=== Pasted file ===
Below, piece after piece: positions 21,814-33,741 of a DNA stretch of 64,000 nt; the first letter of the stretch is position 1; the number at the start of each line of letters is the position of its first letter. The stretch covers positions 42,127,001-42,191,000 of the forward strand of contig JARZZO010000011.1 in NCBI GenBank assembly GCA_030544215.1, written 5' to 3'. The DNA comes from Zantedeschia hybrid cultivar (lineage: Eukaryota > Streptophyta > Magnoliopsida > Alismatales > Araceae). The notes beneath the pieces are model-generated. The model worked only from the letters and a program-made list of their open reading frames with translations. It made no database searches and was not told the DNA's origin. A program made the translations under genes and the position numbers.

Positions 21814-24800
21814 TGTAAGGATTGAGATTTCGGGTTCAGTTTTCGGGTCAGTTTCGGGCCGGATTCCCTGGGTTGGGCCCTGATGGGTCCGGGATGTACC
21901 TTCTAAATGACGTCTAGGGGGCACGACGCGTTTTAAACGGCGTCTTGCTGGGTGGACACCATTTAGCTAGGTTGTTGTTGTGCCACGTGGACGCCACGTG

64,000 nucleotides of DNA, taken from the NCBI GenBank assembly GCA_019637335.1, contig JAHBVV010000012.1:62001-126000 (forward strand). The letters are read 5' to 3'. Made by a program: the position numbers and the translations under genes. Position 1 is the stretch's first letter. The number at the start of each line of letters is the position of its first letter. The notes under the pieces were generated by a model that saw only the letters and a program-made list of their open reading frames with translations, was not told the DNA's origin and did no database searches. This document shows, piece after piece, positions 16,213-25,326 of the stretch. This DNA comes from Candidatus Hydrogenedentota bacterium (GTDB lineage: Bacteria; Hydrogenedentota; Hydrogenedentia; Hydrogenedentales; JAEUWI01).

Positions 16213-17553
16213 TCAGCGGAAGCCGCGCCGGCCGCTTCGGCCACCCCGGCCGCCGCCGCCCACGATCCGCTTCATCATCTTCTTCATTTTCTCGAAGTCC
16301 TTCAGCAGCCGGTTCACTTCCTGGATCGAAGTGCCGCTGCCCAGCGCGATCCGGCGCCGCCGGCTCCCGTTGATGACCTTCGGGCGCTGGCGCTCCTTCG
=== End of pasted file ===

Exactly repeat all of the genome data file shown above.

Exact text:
Below, piece after piece: positions 21,814-33,741 of a DNA stretch of 64,000 nt; the first letter of the stretch is position 1; the number at the start of each line of letters is the position of its first letter. The stretch covers positions 42,127,001-42,191,000 of the forward strand of contig JARZZO010000011.1 in NCBI GenBank assembly GCA_030544215.1, written 5' to 3'. The DNA comes from Zantedeschia hybrid cultivar (lineage: Eukaryota > Streptophyta > Magnoliopsida > Alismatales > Araceae). The notes beneath the pieces are model-generated. The model worked only from the letters and a program-made list of their open reading frames with translations. It made no database searches and was not told the DNA's origin. A program made the translations under genes and the position numbers.

Positions 21814-24800
21814 TGTAAGGATTGAGATTTCGGGTTCAGTTTTCGGGTCAGTTTCGGGCCGGATTCCCTGGGTTGGGCCCTGATGGGTCCGGGATGTACC
21901 TTCTAAATGACGTCTAGGGGGCACGACGCGTTTTAAACGGCGTCTTGCTGGGTGGACACCATTTAGCTAGGTTGTTGTTGTGCCACGTGGACGCCACGTG

64,000 nucleotides of DNA, taken from the NCBI GenBank assembly GCA_019637335.1, contig JAHBVV010000012.1:62001-126000 (forward strand). The letters are read 5' to 3'. Made by a program: the position numbers and the translations under genes. Position 1 is the stretch's first letter. The number at the start of each line of letters is the position of its first letter. The notes under the pieces were generated by a model that saw only the letters and a program-made list of their open reading frames with translations, was not told the DNA's origin and did no database searches. This document shows, piece after piece, positions 16,213-25,326 of the stretch. This DNA comes from Candidatus Hydrogenedentota bacterium (GTDB lineage: Bacteria; Hydrogenedentota; Hydrogenedentia; Hydrogenedentales; JAEUWI01).

Positions 16213-17553
16213 TCAGCGGAAGCCGCGCCGGCCGCTTCGGCCACCCCGGCCGCCGCCGCCCACGATCCGCTTCATCATCTTCTTCATTTTCTCGAAGTCC
16301 TTCAGCAGCCGGTTCACTTCCTGGATCGAAGTGCCGCTGCCCAGCGCGATCCGGCGCCGCCGGCTCCCGTTGATGACCTTCGGGCGCTGGCGCTCCTTCG